Secretary of Education, Margaret Spellings, spoke at the National Charter School Conference in Albuquerque two weeks ago. Here's a clip from her remarks:
On that last point, I'm pleased to let you know that my Department is drafting revised guidance to give states further encouragement and flexibility to help more high quality charters flourish...
In addition to measures aimed specifically at charter schools, we are proposing a number of changes consistent with the spirit of charters.
On the flexibility front, we plan to allow the use of growth models to track individual student progress from year-to-year and monitor achievement gaps.
And to help deal with the pressing problem of restructuring schools, we have developed a menu of options for local school officials to choose from, including real governance changes and—as I mentioned—the option of reinventing these schools as charters, regardless of arbitrary caps.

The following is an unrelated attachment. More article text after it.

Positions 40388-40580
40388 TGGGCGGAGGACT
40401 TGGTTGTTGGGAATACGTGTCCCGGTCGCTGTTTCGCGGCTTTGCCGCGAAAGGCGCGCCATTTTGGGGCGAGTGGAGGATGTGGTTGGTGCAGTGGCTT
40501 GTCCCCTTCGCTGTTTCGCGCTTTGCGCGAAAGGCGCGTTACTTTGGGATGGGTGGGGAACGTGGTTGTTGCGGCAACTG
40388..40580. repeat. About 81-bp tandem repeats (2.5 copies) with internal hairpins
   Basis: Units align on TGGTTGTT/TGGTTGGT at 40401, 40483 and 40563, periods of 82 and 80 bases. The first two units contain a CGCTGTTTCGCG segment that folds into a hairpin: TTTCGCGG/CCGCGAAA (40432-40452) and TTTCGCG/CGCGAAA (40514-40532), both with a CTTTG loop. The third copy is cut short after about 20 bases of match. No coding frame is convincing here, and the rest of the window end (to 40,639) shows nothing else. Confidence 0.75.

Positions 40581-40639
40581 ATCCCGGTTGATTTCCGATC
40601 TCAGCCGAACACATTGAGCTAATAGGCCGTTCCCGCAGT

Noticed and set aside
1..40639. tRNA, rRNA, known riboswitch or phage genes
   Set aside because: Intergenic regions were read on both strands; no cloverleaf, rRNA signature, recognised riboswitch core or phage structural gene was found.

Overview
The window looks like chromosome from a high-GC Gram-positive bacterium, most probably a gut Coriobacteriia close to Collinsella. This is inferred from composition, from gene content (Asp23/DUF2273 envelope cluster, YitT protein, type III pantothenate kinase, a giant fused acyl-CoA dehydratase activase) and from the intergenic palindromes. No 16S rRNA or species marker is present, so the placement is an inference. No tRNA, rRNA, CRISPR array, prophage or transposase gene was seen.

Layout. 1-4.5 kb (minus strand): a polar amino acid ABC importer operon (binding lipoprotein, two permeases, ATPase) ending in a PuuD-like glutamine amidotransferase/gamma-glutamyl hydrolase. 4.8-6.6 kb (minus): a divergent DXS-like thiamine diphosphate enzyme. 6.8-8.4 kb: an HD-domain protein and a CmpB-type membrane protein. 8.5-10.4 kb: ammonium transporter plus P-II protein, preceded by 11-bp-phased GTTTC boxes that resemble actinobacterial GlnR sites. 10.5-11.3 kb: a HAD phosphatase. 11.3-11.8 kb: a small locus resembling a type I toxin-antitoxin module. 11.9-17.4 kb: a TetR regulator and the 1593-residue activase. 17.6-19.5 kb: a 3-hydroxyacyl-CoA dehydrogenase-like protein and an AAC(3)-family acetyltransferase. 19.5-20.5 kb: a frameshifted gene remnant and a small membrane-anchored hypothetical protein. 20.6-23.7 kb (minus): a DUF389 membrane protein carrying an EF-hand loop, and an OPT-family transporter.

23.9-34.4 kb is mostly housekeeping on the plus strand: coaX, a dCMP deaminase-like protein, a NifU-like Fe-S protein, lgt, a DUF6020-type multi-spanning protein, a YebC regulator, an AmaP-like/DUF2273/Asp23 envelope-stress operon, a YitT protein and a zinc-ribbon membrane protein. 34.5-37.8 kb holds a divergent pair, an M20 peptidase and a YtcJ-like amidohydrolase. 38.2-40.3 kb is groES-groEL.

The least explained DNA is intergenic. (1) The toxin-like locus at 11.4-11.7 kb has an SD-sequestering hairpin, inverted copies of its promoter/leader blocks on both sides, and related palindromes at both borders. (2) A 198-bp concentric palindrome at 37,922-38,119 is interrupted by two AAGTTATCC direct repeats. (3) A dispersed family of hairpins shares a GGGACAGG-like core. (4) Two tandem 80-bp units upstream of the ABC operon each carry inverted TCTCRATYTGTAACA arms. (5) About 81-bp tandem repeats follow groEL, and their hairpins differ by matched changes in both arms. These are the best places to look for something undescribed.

For all the innovations in education in America in the past fifteen years, so much about our approach to education still looks more like 19th century agrarian America than the nation that gave birth to Microsoft and Google.
The demands of the 21st century are not going to wait—we need every student to achieve their potential today.
No Child Left Behind is largely comprised of charter school philosophical components. School choice, meaningful parental involvement, and high expectations for academic achievement are all embodied in No Child Left Behind. These philosophies are hard to argue against. Who is going to be the one to tell a minority, low-income parent her child doesn't have to prepare for college or give that parent an excuse about how her child just can't learn the same as other children? Yes, ALL children can, and should learn!